Religion

Christian Leaders Claim Supreme Court 'Has No Authority to Redefine Marriage'

| by Michael Allen
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Many well-known Christians have signed the "Marriage Solidarity Statement," which claims the U.S. Supreme Court does not have the right to redefine marriage.

However, the U.S. Supreme Court did redefine marriage in 1967, Loving v. Virginia, when it legalized interracial marriage.

The conservative signers of the defiant document include Dr. James Dobson, Rev. Franklin Graham and Dr. Ben Carson.

The statement says in part:

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If the Supreme Court becomes the tool by which marriage is redefined in the positive law of this nation, the precedent established will leave no room for any limitation on what can constitute such a redefined notion of marriage. Conferring a moral and legal equivalency to same-sex couples by legislative or judicial fiat also sends the message that children do not need a mother and a father. It undermines their fundamental rights and threatens their security, stability and future.

Finally, the Supreme Court has no authority to redefine marriage and thereby weaken both the family and society. Unlike the Legislative Branch that has the power of the purse and the Executive Branch which has the figurative power of the sword, the Judicial Branch has neither. It must depend upon the Executive Branch for the enforcement of its decisions.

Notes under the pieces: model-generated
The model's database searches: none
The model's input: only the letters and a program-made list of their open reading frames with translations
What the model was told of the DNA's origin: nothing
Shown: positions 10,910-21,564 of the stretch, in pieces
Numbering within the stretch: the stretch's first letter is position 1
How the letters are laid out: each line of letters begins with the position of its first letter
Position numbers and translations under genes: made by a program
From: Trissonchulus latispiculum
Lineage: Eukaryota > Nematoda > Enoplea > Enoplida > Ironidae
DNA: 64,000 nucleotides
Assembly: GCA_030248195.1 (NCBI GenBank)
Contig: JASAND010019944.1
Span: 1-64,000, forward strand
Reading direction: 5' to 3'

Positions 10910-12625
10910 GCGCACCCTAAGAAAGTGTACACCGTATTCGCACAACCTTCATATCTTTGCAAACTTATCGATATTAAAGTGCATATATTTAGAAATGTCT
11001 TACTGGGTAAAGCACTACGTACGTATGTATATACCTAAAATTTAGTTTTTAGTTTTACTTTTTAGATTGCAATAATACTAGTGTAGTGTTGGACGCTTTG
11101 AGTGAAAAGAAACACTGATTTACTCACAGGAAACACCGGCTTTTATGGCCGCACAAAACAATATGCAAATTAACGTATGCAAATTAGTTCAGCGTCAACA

As Christians united together in defense of marriage, we pray that this will not happen. But, make no mistake about our resolve.

The Liberty Counsel's Mat Staver, who helped write the statement, told OneNewsNow.com: "We say unequivocally that if the Supreme Court were to issue a decision that redefined marriage or set the foundation to redefine marriage, that decision would be an illegitimate decision. If the Supreme Court or any other civil institution seeks to redefine marriage into something it cannot be, this is a line that we cannot and will not cross. And we may be facing a clash of unprecedented proportions, but we cannot idly stand by."

Source: OneNewsNow.com, LC.org, Wikipedia.org